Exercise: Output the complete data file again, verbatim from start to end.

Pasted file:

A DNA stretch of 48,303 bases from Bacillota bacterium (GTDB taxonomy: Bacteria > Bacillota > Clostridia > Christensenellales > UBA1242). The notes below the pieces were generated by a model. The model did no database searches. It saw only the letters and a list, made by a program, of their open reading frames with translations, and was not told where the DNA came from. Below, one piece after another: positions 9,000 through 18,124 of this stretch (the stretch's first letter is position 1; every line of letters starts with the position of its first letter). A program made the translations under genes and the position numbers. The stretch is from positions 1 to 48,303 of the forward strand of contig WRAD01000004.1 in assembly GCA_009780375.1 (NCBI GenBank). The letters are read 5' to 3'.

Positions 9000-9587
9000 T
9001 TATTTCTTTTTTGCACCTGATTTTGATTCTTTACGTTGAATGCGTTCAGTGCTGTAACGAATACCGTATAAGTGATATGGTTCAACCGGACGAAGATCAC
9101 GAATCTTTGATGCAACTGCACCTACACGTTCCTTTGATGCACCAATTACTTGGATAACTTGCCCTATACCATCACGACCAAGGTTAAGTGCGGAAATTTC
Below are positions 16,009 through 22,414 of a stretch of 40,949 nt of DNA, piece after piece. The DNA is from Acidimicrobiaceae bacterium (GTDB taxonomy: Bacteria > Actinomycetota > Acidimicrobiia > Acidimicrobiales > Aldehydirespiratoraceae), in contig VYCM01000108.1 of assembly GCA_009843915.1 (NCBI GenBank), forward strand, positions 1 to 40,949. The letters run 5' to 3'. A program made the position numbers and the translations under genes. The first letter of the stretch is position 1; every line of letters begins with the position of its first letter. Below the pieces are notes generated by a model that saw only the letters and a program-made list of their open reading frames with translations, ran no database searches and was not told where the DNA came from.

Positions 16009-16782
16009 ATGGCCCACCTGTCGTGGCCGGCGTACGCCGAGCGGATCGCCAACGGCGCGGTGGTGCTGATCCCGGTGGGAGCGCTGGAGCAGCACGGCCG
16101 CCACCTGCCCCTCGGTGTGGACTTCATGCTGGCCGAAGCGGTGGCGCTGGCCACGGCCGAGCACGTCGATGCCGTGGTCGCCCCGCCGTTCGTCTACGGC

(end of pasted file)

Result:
A DNA stretch of 48,303 bases from Bacillota bacterium (GTDB taxonomy: Bacteria > Bacillota > Clostridia > Christensenellales > UBA1242). The notes below the pieces were generated by a model. The model did no database searches. It saw only the letters and a list, made by a program, of their open reading frames with translations, and was not told where the DNA came from. Below, one piece after another: positions 9,000 through 18,124 of this stretch (the stretch's first letter is position 1; every line of letters starts with the position of its first letter). A program made the translations under genes and the position numbers. The stretch is from positions 1 to 48,303 of the forward strand of contig WRAD01000004.1 in assembly GCA_009780375.1 (NCBI GenBank). The letters are read 5' to 3'.

Positions 9000-9587
9000 T
9001 TATTTCTTTTTTGCACCTGATTTTGATTCTTTACGTTGAATGCGTTCAGTGCTGTAACGAATACCGTATAAGTGATATGGTTCAACCGGACGAAGATCAC
9101 GAATCTTTGATGCAACTGCACCTACACGTTCCTTTGATGCACCAATTACTTGGATAACTTGCCCTATACCATCACGACCAAGGTTAAGTGCGGAAATTTC
Below are positions 16,009 through 22,414 of a stretch of 40,949 nt of DNA, piece after piece. The DNA is from Acidimicrobiaceae bacterium (GTDB taxonomy: Bacteria > Actinomycetota > Acidimicrobiia > Acidimicrobiales > Aldehydirespiratoraceae), in contig VYCM01000108.1 of assembly GCA_009843915.1 (NCBI GenBank), forward strand, positions 1 to 40,949. The letters run 5' to 3'. A program made the position numbers and the translations under genes. The first letter of the stretch is position 1; every line of letters begins with the position of its first letter. Below the pieces are notes generated by a model that saw only the letters and a program-made list of their open reading frames with translations, ran no database searches and was not told where the DNA came from.

Positions 16009-16782
16009 ATGGCCCACCTGTCGTGGCCGGCGTACGCCGAGCGGATCGCCAACGGCGCGGTGGTGCTGATCCCGGTGGGAGCGCTGGAGCAGCACGGCCG
16101 CCACCTGCCCCTCGGTGTGGACTTCATGCTGGCCGAAGCGGTGGCGCTGGCCACGGCCGAGCACGTCGATGCCGTGGTCGCCCCGCCGTTCGTCTACGGC